May 12, 2012

What’s in a name? Just centuries of military tradition

Filed under: Britain, Bureaucracy, Military — Tags: , , — Nicholas @ 11:33

The military bureaucrats and their civilian masters are well on the way to stamping out all those awfully old-fashioned names and symbols of the Scottish highland regiments:

Senior Downing Street sources said David Cameron is not yet at the stage of overruling Philip Hammond, his Defence Secretary, over his proposal to replace iconic names like the Black Watch with battalion numbers.

But they were keen to emphasise that no final decision has been made and the Prime Minister is aware of the potential political damage to the campaign to prevent Scotland separating from the UK.

[. . .]

Fury has been mounting since the Defence Secretary told the Daily Telegraph earlier this week that the “ancient cap badges have largely gone” and some traditional regimental names are now just “attached in brackets”.

Under Mr Hammond’s proposals, the Black Watch, 3rd Battalion the Royal Regiment of Scotland (3 SCOTS), would become just 3 SCOTS and the Argyll and Sutherland Highlands would be names 5 SCOTS.

[. . .]

The former Labour Government faced a fierce backlash when the battalions were amalgamated in 2005 to form the Royal Regiment of Scotland, but they were promised they could keep their historic names.

Jeff Duncan, who managed the Save Scotland’s Army Regiments campaign, said yesterday it had restarted and nearly 1,500 had signed up in only 48 hours using the social networking site Facebook.


  1. the Black Watch, 3rd Battalion the Royal Regiment of Scotland (3 SCOTS), would become just 3 SCOTS

    Hunh. For years and years the British Army was held up as ‘the’ way for an army to retain traditions and etc.

    “So it goes.”

    Comment by Brian Dunbar — May 12, 2012 @ 17:17

  2. Bureaucrats believe there is no particular advantage to assigning distinctive names to military units. This is why the Ministry of Defence would prefer to be launching HMS CVA 01 and HMS CVA 02 rather than HMS Queen Elizabeth and HMS Prince of Wales.

    It’s also easier to amalgamate the 17th and 21st battalions of infantry without having to worry about superannuated colonels writing letters to the Times and having dinosaur Conservative MPs raising questions in the House of Commons. Emotion and tradition get in the way and have no effect that can be measured on a spreadsheet, so they can be safely ignored and/or dispensed with at the earliest convenience.

    Comment by Nicholas — May 12, 2012 @ 17:37

  3. The whole idea behind regiments was loyalty. I’m afraid by getting rid of the honourable names of long standing regiments, it is an attempt to create a blancmange fighting force…to fight for the EU.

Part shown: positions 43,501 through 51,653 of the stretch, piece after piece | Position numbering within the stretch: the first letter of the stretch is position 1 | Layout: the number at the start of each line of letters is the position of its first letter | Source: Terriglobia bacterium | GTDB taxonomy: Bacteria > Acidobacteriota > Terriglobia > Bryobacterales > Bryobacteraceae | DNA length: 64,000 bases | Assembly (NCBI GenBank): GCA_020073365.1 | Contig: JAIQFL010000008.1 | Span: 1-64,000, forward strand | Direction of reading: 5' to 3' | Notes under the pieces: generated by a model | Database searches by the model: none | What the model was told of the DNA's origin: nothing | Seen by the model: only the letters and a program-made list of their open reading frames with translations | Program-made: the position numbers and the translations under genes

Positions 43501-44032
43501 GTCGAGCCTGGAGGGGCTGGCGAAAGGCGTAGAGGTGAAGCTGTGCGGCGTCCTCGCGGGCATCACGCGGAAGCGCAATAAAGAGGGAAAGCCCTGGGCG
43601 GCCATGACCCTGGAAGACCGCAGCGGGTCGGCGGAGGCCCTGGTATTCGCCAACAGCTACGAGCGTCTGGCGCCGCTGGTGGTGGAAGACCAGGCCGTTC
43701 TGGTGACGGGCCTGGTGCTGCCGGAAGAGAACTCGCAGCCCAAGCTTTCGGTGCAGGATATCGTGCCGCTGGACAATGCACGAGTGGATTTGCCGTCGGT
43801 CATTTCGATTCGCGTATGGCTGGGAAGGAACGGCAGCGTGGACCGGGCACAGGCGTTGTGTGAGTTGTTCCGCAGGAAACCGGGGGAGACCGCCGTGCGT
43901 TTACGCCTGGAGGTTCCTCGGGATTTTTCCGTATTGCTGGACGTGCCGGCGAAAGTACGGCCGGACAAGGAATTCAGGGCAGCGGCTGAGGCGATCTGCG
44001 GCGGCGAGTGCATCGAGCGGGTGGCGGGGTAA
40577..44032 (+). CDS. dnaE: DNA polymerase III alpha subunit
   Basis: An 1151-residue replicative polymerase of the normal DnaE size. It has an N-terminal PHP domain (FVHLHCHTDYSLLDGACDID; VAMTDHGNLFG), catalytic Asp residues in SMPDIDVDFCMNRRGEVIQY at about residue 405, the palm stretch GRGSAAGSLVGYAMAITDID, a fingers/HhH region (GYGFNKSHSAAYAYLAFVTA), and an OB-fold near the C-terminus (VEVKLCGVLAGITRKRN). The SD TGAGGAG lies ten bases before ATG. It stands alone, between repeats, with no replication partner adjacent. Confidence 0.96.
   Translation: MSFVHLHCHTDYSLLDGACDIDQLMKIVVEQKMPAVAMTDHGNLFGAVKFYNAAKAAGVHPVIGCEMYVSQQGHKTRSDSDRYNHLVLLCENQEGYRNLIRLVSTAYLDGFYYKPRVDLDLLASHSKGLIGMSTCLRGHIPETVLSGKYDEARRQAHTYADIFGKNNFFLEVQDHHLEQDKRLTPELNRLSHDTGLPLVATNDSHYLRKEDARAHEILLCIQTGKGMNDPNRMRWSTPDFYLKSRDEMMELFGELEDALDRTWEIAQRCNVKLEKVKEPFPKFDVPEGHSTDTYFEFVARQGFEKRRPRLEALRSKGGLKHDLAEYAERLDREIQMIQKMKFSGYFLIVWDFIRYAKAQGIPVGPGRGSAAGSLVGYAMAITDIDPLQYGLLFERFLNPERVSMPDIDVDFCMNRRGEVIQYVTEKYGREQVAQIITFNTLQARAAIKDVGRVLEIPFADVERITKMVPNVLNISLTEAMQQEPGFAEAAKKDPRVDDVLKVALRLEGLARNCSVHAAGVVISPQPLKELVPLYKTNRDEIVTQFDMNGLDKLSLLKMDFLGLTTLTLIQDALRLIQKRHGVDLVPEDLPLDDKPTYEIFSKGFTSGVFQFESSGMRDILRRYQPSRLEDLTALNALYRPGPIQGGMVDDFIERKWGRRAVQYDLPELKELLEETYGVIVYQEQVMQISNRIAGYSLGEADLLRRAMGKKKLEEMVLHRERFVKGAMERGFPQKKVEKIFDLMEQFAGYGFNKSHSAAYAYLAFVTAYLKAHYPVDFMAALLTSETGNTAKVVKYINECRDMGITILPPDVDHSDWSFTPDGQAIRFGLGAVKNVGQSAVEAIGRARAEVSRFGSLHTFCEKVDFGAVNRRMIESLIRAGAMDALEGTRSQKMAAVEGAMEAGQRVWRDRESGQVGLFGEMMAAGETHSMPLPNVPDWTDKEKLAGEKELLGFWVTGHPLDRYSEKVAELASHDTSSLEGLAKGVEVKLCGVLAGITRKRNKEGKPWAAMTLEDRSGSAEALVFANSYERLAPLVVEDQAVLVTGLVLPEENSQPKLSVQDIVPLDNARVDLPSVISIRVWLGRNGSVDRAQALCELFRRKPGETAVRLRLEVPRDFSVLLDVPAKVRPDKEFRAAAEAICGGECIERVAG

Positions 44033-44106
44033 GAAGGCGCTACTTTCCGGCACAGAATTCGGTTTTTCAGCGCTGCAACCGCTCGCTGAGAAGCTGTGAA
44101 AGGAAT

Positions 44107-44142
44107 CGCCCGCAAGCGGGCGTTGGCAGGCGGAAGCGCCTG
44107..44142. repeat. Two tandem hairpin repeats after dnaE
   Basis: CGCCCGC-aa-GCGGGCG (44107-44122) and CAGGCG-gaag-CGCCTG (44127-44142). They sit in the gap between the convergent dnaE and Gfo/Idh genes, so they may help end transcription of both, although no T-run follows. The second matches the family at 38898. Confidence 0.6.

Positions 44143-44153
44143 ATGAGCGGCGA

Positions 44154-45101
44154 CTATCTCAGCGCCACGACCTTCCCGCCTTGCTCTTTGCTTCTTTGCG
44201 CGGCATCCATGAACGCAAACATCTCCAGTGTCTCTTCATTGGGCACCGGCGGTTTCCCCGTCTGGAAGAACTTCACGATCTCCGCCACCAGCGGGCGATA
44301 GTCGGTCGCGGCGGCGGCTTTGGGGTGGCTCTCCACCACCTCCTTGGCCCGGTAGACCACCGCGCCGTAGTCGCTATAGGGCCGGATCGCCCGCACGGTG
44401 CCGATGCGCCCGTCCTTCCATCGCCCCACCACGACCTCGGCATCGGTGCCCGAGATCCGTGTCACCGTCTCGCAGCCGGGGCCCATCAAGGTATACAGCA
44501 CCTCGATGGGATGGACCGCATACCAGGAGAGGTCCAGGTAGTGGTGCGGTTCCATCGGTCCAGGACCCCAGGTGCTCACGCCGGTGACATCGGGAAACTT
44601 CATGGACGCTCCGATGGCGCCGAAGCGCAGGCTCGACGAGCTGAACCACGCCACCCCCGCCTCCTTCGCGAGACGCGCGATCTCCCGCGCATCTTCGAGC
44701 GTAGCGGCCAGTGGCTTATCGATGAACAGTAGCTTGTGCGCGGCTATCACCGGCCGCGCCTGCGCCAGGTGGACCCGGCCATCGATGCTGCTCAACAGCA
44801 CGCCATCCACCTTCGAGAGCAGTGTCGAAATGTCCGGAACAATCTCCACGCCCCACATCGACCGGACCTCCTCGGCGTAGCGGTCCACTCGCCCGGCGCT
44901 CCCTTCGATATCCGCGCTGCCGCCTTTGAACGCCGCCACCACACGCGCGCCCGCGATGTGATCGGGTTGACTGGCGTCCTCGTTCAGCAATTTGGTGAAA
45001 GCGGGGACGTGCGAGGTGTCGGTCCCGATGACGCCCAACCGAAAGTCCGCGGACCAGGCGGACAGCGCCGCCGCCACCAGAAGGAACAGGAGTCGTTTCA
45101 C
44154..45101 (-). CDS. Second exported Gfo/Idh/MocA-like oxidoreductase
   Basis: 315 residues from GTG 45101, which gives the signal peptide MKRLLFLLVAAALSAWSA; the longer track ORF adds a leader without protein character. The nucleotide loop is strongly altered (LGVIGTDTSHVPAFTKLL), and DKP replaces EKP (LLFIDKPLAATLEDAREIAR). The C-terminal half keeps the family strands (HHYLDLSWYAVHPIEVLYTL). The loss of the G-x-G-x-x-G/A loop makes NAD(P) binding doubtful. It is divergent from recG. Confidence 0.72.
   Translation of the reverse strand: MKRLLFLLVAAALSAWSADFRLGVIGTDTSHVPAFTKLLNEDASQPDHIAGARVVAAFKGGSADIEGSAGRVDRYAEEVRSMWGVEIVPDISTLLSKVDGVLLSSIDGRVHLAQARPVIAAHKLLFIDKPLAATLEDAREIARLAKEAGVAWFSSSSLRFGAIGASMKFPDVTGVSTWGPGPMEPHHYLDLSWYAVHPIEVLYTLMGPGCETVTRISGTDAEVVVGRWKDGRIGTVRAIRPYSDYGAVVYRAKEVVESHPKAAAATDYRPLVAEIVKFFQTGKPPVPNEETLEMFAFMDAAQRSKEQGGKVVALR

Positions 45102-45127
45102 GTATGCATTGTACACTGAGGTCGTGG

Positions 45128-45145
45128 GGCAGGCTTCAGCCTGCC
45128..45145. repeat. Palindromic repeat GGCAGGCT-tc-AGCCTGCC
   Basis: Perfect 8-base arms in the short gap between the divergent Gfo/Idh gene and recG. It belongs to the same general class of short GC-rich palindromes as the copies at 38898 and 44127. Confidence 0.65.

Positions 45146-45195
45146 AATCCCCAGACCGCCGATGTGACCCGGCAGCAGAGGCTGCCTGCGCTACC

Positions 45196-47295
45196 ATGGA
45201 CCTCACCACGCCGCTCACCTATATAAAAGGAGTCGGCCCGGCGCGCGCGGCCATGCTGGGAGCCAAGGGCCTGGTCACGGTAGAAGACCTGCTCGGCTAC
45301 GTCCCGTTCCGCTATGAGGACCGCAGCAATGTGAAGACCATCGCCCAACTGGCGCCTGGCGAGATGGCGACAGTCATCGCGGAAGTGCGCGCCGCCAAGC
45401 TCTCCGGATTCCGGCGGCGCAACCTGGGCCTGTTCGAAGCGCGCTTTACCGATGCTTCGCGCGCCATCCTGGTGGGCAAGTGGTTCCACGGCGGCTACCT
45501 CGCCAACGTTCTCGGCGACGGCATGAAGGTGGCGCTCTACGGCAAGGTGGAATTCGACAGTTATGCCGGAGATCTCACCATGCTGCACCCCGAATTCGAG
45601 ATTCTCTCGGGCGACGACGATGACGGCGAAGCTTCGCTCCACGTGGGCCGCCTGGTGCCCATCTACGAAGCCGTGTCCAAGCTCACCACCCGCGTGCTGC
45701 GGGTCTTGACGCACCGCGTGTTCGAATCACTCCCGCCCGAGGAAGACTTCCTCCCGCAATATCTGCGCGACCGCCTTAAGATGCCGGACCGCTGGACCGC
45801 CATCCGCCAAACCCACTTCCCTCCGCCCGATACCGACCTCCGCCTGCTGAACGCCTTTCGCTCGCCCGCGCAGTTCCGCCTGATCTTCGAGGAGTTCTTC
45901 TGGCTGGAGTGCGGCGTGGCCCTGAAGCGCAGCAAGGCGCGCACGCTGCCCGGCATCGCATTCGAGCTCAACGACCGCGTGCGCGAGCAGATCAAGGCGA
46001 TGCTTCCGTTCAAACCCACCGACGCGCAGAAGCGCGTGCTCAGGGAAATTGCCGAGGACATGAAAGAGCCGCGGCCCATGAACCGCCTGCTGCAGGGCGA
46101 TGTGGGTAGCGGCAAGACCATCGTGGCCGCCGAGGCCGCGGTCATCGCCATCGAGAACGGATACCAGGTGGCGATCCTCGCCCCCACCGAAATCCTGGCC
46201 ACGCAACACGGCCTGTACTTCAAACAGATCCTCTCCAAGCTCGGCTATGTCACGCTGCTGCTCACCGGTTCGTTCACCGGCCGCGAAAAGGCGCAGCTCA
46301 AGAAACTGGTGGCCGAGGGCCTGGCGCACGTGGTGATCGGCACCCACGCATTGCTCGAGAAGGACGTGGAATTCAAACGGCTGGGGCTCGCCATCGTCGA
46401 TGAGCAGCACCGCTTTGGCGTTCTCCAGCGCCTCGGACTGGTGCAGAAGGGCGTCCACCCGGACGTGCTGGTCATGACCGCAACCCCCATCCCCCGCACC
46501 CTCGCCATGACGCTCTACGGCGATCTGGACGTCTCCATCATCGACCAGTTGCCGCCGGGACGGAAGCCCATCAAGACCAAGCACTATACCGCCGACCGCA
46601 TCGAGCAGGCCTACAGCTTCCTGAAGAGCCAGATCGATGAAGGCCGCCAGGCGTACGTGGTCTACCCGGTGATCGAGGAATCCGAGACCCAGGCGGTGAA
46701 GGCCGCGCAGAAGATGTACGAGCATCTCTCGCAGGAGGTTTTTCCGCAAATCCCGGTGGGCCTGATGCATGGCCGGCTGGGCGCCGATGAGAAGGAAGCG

Comment by Wallhouse Wart — May 13, 2012 @ 09:06

  4. Canada tried this in WWI. We learned…

    Comment by Dwayne — May 13, 2012 @ 22:15

  5. The argument against using traditional names is supposedly made by the fate of the Royal Newfoundland Regiment on 1 July, 1916: “It was a magnificent display of trained and disciplined valour, and its assault only failed of success because dead men can advance no further.” 780 men started the advance, less than 1 in 7 ended the day alive and unwounded, and 68 men answered the roll call on 2 July.

    Comment by Nicholas — May 15, 2012 @ 15:05

  6. The argument against using traditional names is supposedly made by the fate of the Royal Newfoundland Regiment on 1 July, 1916:

    You’re going to have to explain the logic.

    The ‘crats would rather what … the soldiers involved voted on whether or not to attack? Declined to obey orders? Wrote their mom and complained?

    Comment by Brian Dunbar — May 17, 2012 @ 11:03

  7. You’re going to have to explain the logic.

    It’s along the lines of naming regiments/having units drawn from a named geographical area means that losses in combat will be concentrated in the home recruiting areas, creating morale problems on the home front and raising political pressure to make peace/reduce combat tempo/pull that unit out of “dangerous” combat assignments.

    The RNR example is pretty extreme, as Newfoundland casualties were (I believe) the highest ever suffered in one battle by an Imperial or Commonwealth unit, and Newfoundland was then (and is still) lightly populated compared to other colonies/dominions in the Empire. In more human terms: there were very few families in Newfoundland who were not mourning a dead soldier after 1 July, 1916.

    Comment by Nicholas — May 17, 2012 @ 11:21

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